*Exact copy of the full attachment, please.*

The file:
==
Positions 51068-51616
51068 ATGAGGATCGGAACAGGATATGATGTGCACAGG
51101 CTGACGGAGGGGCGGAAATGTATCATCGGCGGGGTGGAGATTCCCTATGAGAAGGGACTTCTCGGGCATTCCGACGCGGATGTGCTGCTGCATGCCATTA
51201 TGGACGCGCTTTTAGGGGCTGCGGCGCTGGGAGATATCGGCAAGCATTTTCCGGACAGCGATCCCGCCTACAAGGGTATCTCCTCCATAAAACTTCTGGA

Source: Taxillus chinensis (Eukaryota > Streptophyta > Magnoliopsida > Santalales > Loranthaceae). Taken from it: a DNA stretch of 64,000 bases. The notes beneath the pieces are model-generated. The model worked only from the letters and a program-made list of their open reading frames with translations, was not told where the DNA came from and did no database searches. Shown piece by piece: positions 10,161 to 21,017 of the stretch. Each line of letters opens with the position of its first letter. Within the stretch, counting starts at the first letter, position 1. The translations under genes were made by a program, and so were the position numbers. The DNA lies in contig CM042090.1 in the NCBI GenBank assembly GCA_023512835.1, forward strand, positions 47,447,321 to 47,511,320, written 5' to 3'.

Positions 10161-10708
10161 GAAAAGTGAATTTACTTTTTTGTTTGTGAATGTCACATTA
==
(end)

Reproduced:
Positions 51068-51616
51068 ATGAGGATCGGAACAGGATATGATGTGCACAGG
51101 CTGACGGAGGGGCGGAAATGTATCATCGGCGGGGTGGAGATTCCCTATGAGAAGGGACTTCTCGGGCATTCCGACGCGGATGTGCTGCTGCATGCCATTA
51201 TGGACGCGCTTTTAGGGGCTGCGGCGCTGGGAGATATCGGCAAGCATTTTCCGGACAGCGATCCCGCCTACAAGGGTATCTCCTCCATAAAACTTCTGGA

Source: Taxillus chinensis (Eukaryota > Streptophyta > Magnoliopsida > Santalales > Loranthaceae). Taken from it: a DNA stretch of 64,000 bases. The notes beneath the pieces are model-generated. The model worked only from the letters and a program-made list of their open reading frames with translations, was not told where the DNA came from and did no database searches. Shown piece by piece: positions 10,161 to 21,017 of the stretch. Each line of letters opens with the position of its first letter. Within the stretch, counting starts at the first letter, position 1. The translations under genes were made by a program, and so were the position numbers. The DNA lies in contig CM042090.1 in the NCBI GenBank assembly GCA_023512835.1, forward strand, positions 47,447,321 to 47,511,320, written 5' to 3'.

Positions 10161-10708
10161 GAAAAGTGAATTTACTTTTTTGTTTGTGAATGTCACATTA